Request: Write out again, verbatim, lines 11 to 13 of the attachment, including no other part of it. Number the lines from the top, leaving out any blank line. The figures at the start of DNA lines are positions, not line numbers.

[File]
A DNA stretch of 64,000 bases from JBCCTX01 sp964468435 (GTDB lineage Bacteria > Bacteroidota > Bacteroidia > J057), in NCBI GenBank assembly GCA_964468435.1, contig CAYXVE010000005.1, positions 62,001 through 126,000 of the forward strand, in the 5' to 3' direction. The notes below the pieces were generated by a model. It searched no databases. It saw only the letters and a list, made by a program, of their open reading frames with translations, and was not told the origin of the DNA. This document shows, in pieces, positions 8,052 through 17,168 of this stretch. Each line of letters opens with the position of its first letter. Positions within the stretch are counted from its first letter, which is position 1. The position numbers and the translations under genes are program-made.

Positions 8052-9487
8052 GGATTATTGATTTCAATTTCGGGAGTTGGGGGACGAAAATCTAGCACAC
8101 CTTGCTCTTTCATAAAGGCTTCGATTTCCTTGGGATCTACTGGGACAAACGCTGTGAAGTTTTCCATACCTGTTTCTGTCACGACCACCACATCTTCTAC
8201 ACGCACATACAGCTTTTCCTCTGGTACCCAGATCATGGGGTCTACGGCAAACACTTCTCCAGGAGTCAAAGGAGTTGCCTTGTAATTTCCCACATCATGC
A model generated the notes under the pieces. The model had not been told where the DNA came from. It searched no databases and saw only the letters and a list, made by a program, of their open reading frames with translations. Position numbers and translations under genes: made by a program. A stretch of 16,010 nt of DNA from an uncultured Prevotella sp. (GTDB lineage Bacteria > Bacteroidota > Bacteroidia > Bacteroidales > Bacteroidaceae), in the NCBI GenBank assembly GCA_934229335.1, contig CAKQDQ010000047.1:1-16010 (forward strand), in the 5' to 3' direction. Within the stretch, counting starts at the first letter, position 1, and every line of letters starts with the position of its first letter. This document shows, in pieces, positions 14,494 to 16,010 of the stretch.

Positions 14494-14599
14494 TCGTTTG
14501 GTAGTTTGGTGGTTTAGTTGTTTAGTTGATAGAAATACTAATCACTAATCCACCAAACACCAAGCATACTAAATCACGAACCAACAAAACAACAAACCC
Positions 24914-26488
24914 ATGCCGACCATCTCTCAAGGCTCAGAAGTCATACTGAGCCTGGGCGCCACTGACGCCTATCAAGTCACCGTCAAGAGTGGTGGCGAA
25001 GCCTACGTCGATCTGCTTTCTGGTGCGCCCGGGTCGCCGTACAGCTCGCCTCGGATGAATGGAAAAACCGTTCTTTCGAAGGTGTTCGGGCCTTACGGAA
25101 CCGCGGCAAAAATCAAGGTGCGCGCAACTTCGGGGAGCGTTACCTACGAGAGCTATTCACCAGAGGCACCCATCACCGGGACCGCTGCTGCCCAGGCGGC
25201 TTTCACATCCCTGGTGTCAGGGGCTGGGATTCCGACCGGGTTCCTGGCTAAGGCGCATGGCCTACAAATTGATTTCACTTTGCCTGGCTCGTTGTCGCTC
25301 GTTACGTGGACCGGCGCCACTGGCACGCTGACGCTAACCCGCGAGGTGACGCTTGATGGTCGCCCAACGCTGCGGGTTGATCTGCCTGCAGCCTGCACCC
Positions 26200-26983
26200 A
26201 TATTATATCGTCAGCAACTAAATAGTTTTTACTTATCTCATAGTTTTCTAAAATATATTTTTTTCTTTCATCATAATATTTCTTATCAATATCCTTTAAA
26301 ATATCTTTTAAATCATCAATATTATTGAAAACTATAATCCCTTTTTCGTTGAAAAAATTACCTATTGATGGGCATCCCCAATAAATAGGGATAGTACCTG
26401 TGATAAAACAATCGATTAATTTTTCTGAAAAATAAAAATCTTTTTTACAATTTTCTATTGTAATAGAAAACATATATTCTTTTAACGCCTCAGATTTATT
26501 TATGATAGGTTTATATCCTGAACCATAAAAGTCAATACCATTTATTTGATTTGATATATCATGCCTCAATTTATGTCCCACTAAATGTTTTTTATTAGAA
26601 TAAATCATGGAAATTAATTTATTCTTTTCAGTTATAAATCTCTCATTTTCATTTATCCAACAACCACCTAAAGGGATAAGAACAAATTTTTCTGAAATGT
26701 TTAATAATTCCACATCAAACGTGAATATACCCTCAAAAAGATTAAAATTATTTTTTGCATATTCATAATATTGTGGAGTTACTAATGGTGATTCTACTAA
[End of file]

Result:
24914 ATGCCGACCATCTCTCAAGGCTCAGAAGTCATACTGAGCCTGGGCGCCACTGACGCCTATCAAGTCACCGTCAAGAGTGGTGGCGAA
25001 GCCTACGTCGATCTGCTTTCTGGTGCGCCCGGGTCGCCGTACAGCTCGCCTCGGATGAATGGAAAAACCGTTCTTTCGAAGGTGTTCGGGCCTTACGGAA
25101 CCGCGGCAAAAATCAAGGTGCGCGCAACTTCGGGGAGCGTTACCTACGAGAGCTATTCACCAGAGGCACCCATCACCGGGACCGCTGCTGCCCAGGCGGC